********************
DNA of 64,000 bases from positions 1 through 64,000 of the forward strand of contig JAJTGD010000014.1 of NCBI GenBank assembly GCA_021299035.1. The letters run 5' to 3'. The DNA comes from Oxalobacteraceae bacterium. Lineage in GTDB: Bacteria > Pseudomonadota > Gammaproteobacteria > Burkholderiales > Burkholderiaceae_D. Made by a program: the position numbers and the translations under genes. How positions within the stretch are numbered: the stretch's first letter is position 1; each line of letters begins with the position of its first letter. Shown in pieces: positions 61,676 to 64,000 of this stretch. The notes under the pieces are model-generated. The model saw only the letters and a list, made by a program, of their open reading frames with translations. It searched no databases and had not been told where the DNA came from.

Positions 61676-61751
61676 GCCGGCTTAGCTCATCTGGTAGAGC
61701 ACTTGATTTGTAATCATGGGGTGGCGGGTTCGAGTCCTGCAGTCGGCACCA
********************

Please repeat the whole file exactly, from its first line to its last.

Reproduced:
DNA of 64,000 bases from positions 1 through 64,000 of the forward strand of contig JAJTGD010000014.1 of NCBI GenBank assembly GCA_021299035.1. The letters run 5' to 3'. The DNA comes from Oxalobacteraceae bacterium. Lineage in GTDB: Bacteria > Pseudomonadota > Gammaproteobacteria > Burkholderiales > Burkholderiaceae_D. Made by a program: the position numbers and the translations under genes. How positions within the stretch are numbered: the stretch's first letter is position 1; each line of letters begins with the position of its first letter. Shown in pieces: positions 61,676 to 64,000 of this stretch. The notes under the pieces are model-generated. The model saw only the letters and a list, made by a program, of their open reading frames with translations. It searched no databases and had not been told where the DNA came from.

Positions 61676-61751
61676 GCCGGCTTAGCTCATCTGGTAGAGC
61701 ACTTGATTTGTAATCATGGGGTGGCGGGTTCGAGTCCTGCAGTCGGCACCA